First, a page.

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Transcranial Photobiomodulation for Alzheimer's Disease (TRAP-AD)

The safety and scientific validity of this study is the responsibility of the study sponsor and investigators. Listing a study does not mean it has been evaluated by the U.S. Federal Government. Know the risks and potential benefits of clinical studies and talk to your health care provider before participating. Read our disclaimer for details.
 
ClinicalTrials.gov Identifier: NCT04784416
Recruitment Status : Recruiting
First Posted : March 5, 2021
Last Update Posted : June 30, 2022
Sponsor:
Collaborators:
Alzheimer's Association
National Institutes of Health (NIH)
LiteCure LLC
Information provided by (Responsible Party):
NYU Langone Health

Brief Summary:
This study will be the first to evaluate the dose-dependent effects of t-PBM in amnestic Mild Cognitive Impairment (aMCI) (CDR of 0.5-1, FAST 1-3; age 65-85) in a randomized clinical trial of 8 weeks of t-PBM vs. sham. At screening, all subjects will complete initial neuropsychological testing. To elucidate mechanisms of action of t-PBM, prior to treatment, subjects will undergo neuroimaging related to critical features of AD: tau 18F MK-6240 load (PET), measures of brain bioenergetics (31P-MRS), and functional connectivity (rs-fMRI). Subjects will also undergo an open label t-PBM session performed during fMRI to detect BOLD changes with t-PBM. Subjects will then be randomized to t-PBM/sham and complete treatments in two participating centers (NYU/NKI acting as a single center, and MGH), ~10 min per day, 3 days per week, for 8 weeks. t-PBM will be administered via pulsed, 808nm wavelength laser delivery to the forehead bilaterally (at standard EEG electrode positions F4, F3).

Condition or disease Intervention/treatment Phase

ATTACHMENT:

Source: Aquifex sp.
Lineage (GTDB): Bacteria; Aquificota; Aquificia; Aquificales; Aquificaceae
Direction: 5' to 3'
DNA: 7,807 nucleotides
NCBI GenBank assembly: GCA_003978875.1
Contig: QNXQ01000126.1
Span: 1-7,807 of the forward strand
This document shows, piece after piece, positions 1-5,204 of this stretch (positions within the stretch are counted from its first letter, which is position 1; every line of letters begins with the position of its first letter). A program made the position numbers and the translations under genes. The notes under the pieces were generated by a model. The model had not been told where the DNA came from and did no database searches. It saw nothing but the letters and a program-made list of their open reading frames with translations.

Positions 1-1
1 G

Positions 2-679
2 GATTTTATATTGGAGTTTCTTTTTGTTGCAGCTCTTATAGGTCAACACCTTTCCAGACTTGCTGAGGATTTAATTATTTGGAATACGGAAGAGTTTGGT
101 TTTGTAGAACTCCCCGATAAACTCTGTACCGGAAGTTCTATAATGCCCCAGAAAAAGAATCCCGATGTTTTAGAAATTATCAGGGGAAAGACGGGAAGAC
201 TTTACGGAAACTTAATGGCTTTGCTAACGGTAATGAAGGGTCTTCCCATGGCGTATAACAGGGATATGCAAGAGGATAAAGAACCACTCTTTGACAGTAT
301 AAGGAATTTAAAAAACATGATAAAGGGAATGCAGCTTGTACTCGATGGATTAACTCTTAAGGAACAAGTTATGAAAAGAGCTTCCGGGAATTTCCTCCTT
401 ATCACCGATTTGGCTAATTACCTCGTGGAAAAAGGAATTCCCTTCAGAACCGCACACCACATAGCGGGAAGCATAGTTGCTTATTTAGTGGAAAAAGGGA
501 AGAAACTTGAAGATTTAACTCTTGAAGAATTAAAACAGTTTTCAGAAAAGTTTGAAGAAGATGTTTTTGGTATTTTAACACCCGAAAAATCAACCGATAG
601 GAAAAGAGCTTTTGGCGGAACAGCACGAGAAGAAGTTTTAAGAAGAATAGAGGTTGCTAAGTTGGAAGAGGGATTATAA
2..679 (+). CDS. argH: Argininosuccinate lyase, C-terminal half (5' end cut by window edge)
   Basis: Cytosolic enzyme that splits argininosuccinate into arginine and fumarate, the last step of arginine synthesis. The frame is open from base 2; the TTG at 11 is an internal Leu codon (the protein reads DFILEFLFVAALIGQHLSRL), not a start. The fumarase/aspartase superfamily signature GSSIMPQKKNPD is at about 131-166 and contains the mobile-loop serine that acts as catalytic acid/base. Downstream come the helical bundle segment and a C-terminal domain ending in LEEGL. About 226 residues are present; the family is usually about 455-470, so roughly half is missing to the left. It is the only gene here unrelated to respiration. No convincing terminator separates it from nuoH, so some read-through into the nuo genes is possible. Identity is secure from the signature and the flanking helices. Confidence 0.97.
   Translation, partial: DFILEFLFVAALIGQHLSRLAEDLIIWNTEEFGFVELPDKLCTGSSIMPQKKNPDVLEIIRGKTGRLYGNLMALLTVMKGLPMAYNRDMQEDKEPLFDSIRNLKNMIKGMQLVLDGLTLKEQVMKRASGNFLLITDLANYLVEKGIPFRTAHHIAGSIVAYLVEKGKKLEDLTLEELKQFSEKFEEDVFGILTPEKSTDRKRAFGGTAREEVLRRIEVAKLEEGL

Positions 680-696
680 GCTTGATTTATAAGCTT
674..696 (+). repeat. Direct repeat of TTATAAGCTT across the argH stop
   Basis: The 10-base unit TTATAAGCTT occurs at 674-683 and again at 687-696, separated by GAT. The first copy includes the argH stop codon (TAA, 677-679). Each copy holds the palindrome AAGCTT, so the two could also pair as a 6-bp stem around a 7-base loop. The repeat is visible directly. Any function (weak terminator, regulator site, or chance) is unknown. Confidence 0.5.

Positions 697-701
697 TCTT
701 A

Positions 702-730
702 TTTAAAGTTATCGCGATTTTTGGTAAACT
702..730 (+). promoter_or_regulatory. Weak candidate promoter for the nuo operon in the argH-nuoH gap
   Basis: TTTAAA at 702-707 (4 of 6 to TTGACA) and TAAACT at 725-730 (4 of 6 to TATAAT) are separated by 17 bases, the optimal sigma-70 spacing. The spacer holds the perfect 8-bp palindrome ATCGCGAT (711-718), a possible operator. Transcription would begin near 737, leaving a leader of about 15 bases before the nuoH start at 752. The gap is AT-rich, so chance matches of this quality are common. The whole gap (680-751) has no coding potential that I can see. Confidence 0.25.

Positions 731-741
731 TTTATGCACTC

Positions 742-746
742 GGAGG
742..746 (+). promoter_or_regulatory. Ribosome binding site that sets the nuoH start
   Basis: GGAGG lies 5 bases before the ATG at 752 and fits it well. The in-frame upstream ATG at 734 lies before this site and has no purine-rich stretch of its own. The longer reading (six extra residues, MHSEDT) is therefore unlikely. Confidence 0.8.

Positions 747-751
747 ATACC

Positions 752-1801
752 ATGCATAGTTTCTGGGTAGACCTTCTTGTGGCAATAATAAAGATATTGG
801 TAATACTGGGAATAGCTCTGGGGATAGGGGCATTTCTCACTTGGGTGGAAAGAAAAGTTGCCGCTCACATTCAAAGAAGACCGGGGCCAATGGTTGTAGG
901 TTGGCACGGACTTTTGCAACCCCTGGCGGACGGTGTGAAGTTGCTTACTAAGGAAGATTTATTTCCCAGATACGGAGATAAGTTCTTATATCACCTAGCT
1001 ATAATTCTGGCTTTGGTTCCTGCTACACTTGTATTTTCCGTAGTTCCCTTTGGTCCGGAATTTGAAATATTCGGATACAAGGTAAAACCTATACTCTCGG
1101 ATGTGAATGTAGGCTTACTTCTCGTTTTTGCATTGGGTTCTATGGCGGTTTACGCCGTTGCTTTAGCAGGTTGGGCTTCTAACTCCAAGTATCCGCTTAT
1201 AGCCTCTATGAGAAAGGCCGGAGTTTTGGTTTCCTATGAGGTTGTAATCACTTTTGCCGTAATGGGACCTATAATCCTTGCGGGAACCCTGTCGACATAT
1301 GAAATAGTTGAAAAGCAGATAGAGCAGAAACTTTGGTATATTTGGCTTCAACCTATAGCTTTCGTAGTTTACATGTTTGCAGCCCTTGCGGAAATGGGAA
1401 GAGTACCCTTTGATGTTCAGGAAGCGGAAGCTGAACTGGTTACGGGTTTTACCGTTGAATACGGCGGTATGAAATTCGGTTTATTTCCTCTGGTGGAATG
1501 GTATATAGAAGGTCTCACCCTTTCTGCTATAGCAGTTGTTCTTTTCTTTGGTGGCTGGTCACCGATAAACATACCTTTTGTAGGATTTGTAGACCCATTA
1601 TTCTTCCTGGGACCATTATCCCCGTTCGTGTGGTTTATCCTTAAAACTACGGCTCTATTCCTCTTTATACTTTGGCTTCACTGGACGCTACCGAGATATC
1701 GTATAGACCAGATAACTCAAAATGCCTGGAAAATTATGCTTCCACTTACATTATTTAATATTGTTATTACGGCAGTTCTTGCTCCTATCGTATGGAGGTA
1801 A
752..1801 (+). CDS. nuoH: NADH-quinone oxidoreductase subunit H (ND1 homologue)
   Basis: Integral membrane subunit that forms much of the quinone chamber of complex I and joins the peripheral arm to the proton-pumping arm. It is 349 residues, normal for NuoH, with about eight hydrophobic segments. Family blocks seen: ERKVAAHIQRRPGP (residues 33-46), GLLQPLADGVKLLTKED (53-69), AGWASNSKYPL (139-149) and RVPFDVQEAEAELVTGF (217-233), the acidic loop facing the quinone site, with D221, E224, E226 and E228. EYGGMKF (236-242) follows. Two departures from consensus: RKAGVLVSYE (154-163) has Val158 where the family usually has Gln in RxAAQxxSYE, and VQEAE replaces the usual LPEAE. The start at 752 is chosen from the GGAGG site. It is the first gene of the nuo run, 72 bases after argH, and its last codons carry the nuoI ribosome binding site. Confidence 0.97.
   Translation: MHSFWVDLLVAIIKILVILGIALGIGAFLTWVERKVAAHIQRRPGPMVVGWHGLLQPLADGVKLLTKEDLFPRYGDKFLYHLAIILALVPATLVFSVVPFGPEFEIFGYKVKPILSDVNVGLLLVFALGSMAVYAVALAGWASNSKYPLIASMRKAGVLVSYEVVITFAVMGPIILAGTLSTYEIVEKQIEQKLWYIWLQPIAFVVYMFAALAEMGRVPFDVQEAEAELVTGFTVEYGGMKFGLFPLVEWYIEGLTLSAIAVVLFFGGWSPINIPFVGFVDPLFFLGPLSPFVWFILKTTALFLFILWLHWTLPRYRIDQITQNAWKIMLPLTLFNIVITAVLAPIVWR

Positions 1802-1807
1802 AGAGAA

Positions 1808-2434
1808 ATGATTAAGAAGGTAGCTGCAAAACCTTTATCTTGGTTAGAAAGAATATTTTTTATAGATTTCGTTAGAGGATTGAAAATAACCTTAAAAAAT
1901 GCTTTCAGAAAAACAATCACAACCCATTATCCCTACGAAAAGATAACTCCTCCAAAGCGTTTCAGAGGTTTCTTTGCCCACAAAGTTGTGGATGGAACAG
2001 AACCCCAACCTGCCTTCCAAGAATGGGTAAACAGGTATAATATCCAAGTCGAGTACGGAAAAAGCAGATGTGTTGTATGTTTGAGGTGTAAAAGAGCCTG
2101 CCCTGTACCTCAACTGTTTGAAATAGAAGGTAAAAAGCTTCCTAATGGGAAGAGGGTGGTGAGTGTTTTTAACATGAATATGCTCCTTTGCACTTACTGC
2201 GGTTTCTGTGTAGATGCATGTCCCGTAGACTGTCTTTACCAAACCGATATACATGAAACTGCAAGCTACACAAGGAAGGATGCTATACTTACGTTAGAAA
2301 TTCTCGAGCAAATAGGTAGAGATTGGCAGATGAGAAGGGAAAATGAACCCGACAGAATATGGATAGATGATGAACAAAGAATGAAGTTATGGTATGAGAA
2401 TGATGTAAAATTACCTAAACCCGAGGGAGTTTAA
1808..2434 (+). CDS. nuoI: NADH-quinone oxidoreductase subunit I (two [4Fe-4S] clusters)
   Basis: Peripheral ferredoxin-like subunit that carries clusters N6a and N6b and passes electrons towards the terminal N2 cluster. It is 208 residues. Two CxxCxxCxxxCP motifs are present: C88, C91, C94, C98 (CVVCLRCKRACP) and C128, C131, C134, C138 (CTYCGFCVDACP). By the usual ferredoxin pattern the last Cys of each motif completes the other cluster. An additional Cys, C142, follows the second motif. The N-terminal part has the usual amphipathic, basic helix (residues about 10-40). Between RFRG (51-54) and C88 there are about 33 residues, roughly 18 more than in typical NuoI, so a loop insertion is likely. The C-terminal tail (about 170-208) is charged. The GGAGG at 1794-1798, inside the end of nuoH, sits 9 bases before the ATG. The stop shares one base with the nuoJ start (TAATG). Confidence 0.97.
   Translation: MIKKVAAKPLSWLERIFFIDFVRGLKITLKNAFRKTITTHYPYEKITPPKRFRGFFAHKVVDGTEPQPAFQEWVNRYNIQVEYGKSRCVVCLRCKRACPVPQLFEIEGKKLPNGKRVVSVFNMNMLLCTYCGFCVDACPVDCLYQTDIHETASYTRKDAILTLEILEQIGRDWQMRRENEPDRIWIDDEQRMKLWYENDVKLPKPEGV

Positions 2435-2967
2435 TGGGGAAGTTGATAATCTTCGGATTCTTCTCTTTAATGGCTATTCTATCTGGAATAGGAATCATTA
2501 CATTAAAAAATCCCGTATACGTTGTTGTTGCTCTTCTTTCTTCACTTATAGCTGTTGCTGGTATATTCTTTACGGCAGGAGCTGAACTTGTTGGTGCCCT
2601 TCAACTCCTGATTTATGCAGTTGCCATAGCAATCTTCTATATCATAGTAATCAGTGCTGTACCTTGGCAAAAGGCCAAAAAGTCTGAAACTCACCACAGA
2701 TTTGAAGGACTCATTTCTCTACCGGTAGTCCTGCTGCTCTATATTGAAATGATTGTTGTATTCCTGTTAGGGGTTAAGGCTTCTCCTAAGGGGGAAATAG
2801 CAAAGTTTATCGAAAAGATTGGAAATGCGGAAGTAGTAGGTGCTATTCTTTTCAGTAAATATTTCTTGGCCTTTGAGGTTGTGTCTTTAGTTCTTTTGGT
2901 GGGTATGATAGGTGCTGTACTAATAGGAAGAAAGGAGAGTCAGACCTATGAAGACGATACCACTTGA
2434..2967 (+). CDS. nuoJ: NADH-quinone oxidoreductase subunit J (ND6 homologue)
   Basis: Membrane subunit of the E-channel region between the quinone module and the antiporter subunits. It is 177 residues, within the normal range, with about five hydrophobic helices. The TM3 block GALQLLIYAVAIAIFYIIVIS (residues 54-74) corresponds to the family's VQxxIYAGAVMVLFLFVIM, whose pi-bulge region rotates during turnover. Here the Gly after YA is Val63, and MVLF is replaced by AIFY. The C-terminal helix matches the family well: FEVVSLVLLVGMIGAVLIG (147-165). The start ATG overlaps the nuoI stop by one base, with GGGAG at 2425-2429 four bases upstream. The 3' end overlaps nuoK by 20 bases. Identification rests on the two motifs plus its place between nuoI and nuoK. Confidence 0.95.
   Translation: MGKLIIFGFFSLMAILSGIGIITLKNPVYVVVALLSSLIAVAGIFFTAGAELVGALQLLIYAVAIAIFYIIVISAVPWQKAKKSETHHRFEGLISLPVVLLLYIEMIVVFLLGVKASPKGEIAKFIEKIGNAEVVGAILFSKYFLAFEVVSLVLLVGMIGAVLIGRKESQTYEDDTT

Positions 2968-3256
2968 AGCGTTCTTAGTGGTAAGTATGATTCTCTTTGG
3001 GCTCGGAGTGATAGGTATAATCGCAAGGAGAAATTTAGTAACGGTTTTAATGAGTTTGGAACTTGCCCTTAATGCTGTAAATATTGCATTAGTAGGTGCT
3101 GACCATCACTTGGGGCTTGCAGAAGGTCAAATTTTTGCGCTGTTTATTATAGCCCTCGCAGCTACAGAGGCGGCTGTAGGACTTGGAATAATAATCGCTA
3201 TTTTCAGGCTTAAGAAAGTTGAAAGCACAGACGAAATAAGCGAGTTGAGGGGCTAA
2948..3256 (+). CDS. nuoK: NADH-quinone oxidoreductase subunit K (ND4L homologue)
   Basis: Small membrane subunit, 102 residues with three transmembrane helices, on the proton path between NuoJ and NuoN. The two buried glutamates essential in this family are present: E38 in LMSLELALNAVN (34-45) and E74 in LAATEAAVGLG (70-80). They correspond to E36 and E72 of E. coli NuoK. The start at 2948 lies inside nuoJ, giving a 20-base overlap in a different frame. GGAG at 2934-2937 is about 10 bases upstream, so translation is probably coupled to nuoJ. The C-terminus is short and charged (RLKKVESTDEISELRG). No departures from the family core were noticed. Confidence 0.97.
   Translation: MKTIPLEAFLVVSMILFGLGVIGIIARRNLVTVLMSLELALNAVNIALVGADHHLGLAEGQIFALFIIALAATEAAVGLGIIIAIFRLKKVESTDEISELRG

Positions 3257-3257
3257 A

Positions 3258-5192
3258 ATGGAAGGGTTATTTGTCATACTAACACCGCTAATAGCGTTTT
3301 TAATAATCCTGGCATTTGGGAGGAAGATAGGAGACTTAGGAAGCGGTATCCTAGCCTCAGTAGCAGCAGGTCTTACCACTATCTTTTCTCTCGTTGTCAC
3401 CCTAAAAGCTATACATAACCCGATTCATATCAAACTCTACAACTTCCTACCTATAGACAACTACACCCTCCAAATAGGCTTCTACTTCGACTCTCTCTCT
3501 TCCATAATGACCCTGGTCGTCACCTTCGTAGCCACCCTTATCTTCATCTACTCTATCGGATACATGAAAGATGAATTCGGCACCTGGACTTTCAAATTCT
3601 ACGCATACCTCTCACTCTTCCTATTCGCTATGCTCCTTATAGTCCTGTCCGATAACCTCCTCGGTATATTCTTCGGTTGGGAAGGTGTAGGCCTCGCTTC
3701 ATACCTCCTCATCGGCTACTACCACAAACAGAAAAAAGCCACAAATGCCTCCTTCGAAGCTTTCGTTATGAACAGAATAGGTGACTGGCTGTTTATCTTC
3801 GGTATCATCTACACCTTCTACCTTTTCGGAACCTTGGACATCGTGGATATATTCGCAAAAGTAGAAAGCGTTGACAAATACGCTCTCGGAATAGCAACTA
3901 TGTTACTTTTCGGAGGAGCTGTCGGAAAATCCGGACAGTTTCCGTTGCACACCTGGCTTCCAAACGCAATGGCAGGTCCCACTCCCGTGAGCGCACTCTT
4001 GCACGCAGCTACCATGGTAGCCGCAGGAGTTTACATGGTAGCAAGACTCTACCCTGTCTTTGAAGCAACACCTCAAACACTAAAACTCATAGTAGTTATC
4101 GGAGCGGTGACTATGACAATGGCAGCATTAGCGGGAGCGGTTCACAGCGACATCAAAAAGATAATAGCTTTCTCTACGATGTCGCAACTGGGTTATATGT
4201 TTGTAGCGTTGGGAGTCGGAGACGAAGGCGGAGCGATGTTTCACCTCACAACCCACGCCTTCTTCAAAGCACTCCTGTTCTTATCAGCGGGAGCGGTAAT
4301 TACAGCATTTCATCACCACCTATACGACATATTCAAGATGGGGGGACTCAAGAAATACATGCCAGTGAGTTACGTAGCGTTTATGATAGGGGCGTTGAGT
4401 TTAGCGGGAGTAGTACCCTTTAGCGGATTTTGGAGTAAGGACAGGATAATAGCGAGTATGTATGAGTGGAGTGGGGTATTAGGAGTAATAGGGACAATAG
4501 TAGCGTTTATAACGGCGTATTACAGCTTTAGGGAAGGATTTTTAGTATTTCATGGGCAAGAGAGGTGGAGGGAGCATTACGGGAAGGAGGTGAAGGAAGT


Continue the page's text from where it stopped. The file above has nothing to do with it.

Mild Cognitive Impairment Alzheimer Disease Device: Active tPBM-2.0 Device: Sham tPBM-2.0 Drug: 18F-MK-6240 Phase 2

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Study Type : Interventional  (Clinical Trial)
Estimated Enrollment : 125 participants
Allocation: Randomized
Intervention Model: Parallel Assignment
Masking: Triple (Participant, Care Provider, Investigator)
Primary Purpose: Treatment
Official Title: Transcranial Photobiomodulation for Alzheimer's Disease (TRAP-AD)
Actual Study Start Date : April 27, 2021
Estimated Primary Completion Date : June 30, 2025
Estimated Study Completion Date : November 30, 2025

Resource links provided by the National Library of Medicine


Arm Intervention/treatment
Experimental: Transcranial Photobiomodulation (t-PBM) Device: Active tPBM-2.0
The NIR pulsed wave (irradiance =300 mW/cm2) will be used. The duration or irradiation will be for ~11 minutes (666 seconds).

Drug: 18F-MK-6240
PET tracer to be injected prior to PET imaging session, which will occur during baseline assessments

Sham Comparator: Sham Device: Sham tPBM-2.0
The sham mode (0 mW/cm2) will be used. The duration or sham "irradiation" will be for ~11 minutes (666 seconds).

Drug: 18F-MK-6240
PET tracer to be injected prior to PET imaging session, which will occur during baseline assessments




Primary Outcome Measures :
  1. Change in Repeatable Battery for the Assessment of Neuropsychological Status Update (RBANS) Total Scale Index Score. [ Time Frame: Baseline, Week 8 ]
    RBANS is s a brief, individually administered battery to measure cognitive decline or improvement. Total Scale Index Score Range = 40-160. A higher score indicates better performance.


Secondary Outcome Measures :
  1. Change in Repeatable Battery for the Assessment of Neuropsychological Status Update (RBANS) Total Scale Index Score. [ Time Frame: Baseline, Month 3 ]
    RBANS is s a brief, individually administered battery to measure cognitive decline or improvement. Total Scale Index Score Range = 40-160. A higher score indicates better performance.

  2. Addenbrooke's Cognitive Examination (ACE-III) Score [ Time Frame: Baseline ]
    ACE-III is a screening test that is composed of tests of attention, orientation, memory, language, visual perceptual and visuospatial skills. The total range of raw score is 0-100. A higher score indicates more intact cognitive functioning.

  3. Addenbrooke's Cognitive Examination (ACE-III) Score [ Time Frame: Week 8 ]
    ACE-III is a screening test that is composed of tests of attention, orientation, memory, language, visual perceptual and visuospatial skills. The total range of raw score is 0-100. A higher score indicates more intact cognitive functioning.

  4. Addenbrooke's Cognitive Examination (ACE-III) Score [ Time Frame: Month 3 ]